Constance Purdy

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Constance Purdy, from a 1914 publication.

Constance Purdy (August 3, 1887 – April 1, 1960) was an American film actress and classical music performer.[1]

Purdy was born in St. Louis, Missouri on August 3, 1887 to American railroad executive Thomas C. Purdy[2] (April 13, 1846; June 17, 1924) and Janet Campbell Purdy (1847; April 10, 1892). As a young girl she reportedly sang for Tsar Nicholas in Russia. At the age of 16 Purdy studied voice in Paris, rooming with future opera diva and film actress Geraldine Farrar,[3] before embarking on a career as a contralto singer, lecturer, and translator of traditional Russian songs. Her friend and personal representative Mabel F. Hammond[4] often accompanied her on piano.[5]

Purdy did not enter into film acting until 1934, with her first appearance, uncredited, being in the film Pursued starring Rosemary Ames. The 1930s saw her in four film appearances, only one of which was credited, that being in the 1935 film Thunder in the Night starring Edmund Lowe and Karen Morley. Most of her film appearances were in the 1940s, playing fifty different roles from 1940 to 1949, of which only six were credited. During the 1950s she had four film appearances, one of which was credited, and one television series appearance. She appeared in a 1951 episode of the TV seriesThe Lone Ranger entitled "Trouble at Black Rock." During this period Purdy remained active in music circles, teaming up with Grace Widney Mabee,[6] chair of the National Film Music Council, to launch Film Music Notes[7] and serving as the journal's co-editor.[8]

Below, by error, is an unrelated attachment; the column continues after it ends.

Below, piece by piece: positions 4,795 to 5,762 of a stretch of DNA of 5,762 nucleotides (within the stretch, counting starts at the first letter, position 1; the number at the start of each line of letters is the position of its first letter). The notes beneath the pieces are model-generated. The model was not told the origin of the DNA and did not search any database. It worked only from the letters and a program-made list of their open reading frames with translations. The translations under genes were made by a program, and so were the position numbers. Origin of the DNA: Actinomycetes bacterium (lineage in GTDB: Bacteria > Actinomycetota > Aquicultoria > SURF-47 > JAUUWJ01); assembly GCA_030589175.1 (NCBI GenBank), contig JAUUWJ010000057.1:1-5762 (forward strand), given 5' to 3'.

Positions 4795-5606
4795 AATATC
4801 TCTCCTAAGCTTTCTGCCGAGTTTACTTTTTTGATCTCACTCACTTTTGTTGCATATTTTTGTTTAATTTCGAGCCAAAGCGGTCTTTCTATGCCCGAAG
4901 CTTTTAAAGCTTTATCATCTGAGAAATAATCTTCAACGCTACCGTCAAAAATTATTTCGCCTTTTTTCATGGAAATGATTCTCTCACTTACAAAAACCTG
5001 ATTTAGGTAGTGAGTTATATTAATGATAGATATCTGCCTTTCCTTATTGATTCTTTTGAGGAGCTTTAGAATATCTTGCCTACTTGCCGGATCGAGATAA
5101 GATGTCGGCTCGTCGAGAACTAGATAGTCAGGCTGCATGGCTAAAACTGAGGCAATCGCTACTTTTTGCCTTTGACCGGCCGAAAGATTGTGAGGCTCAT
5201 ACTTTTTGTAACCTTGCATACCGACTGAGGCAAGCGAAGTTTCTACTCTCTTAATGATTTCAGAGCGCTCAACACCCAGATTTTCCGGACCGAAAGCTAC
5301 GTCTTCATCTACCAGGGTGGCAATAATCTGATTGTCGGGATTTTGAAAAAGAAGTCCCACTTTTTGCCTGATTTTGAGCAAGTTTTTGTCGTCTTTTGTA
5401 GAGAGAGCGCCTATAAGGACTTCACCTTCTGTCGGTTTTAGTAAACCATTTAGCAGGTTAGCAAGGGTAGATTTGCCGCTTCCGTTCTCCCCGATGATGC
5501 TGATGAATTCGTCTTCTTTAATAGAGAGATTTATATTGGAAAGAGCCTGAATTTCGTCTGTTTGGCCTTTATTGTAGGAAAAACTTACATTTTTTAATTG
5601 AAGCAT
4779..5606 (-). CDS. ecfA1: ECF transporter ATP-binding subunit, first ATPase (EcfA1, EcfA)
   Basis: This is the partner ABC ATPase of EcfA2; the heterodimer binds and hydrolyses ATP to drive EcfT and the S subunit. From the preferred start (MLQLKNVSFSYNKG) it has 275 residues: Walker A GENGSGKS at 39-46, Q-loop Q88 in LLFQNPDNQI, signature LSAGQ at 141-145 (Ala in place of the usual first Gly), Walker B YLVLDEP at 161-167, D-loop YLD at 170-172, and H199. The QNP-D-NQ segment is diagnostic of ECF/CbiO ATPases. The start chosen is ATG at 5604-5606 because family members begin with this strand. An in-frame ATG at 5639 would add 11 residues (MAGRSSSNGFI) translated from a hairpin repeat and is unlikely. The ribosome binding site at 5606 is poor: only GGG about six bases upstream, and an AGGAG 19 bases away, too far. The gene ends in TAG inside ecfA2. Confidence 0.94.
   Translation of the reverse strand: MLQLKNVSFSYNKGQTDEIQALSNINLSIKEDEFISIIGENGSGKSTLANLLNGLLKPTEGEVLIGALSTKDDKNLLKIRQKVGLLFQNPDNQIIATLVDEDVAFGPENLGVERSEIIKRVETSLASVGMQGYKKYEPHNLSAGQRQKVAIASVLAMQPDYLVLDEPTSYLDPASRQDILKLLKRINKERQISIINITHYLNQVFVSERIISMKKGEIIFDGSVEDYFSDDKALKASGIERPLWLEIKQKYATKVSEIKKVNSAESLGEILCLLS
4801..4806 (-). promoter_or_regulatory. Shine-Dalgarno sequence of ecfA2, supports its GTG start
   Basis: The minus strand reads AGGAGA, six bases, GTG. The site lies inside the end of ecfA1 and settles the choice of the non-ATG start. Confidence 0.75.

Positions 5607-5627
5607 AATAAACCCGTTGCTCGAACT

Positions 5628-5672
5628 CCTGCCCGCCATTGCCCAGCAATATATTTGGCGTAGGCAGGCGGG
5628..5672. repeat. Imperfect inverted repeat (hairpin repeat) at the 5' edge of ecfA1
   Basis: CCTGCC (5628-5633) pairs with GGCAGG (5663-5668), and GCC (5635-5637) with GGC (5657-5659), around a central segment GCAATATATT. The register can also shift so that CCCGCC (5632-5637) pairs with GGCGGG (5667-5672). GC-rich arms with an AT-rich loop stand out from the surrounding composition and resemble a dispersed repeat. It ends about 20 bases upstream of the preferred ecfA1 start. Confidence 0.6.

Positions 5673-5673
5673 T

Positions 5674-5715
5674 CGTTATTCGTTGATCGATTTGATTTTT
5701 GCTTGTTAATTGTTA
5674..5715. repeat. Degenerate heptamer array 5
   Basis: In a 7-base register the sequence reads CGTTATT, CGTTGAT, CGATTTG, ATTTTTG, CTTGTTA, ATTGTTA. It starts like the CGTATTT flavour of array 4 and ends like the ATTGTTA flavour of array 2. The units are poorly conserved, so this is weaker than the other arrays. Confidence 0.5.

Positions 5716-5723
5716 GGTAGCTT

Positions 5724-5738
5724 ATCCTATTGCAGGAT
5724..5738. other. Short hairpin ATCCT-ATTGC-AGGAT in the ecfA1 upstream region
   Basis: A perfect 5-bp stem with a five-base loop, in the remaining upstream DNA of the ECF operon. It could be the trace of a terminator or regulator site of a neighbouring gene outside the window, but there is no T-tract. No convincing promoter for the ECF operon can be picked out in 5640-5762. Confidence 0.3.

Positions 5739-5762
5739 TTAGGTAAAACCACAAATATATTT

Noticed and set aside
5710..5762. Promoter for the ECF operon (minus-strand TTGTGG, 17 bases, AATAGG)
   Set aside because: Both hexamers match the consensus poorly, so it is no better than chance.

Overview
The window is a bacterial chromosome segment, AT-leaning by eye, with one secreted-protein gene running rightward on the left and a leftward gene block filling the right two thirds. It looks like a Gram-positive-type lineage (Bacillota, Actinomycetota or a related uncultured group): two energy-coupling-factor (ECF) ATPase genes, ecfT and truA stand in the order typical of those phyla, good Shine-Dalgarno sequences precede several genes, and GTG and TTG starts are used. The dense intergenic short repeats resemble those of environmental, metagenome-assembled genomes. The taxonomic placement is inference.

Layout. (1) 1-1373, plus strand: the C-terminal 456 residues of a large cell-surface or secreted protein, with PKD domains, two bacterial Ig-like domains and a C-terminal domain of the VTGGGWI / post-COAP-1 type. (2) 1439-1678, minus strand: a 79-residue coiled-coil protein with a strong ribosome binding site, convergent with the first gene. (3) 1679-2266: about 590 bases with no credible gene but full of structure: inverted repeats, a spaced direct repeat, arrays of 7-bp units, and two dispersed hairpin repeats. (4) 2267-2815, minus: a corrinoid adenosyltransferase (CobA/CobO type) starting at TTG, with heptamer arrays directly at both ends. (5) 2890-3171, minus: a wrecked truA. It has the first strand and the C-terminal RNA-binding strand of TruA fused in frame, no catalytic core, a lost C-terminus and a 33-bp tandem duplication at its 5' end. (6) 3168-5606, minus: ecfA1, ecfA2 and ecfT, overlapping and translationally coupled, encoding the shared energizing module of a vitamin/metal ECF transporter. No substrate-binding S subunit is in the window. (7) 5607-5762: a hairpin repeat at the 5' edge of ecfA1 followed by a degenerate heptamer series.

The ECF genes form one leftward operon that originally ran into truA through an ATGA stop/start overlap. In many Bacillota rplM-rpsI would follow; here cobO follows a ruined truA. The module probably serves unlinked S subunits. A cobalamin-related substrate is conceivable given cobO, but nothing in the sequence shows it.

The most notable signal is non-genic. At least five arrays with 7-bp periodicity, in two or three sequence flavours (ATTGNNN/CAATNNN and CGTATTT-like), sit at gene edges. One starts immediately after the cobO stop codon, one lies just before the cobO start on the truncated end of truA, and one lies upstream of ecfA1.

Purdy retired after 1952, and was living in Los Angeles at the time of her death on April 1, 1960.

Selected filmography[edit]

References[edit]

  1. ^ Campbell, Viola Vaille (Barnes) (1914). The Musical Monitor. Mrs. David Allen Campbell, Publisher. 
  2. ^ Who's who in Railroading in North America. Simmons-Boardman Publishing Corporation. 1906. 
  3. ^ "San Bernardino Sun 10 May 1959 — California Digital Newspaper Collection". cdnc.ucr.edu. Retrieved 2018-02-23. 
  4. ^ The Musical Monitor. Mrs. David Allen Campbell, Publisher. 1916. 
  5. ^ The Musical Monitor. Mrs. David Allen Campbell, Publisher. 1916. 
  6. ^ Pacific Coast Musical Review. A. Metzger. 1922. 
  7. ^ "Bulletin Board". Music Educators Journal. 33 (1): 12–16. 1946. JSTOR 3388425. 
  8. ^ The 1945 Film Daily Year Book of Motion Pictures. 1945. 

[1]"An Exponent of American and Russian Songs," The Musical Monitor, Vol 4, 1914, p 316

[2]"Who's Who in Railroading in North America," Vol 96, p 486

[3]"Opera Star, 1903 S.B. Queen, At Opening of Civic Light Opera," San Bernardino County Sun, May 10, 1959, p 37

[4]"Constance Purdy and Russian Music," The Musical Monitor, Vol 6, 1916, p 14

[5]"Costume Recital by Constance Purdy," The Musical Monitor, Vol 6, 1916, p 366

[6]"Pacific Coast Musical Review," Vol 42, 1922, p 8

[7]"Bulletin Board," Music Educators Journal, Vol. 33, No. 1, Sep. - Oct., 1946, p 12

[8]"The 1945 Film Daily Year Book," Jack Alicoate, 27th Annual Edition, p 746

External links[edit]

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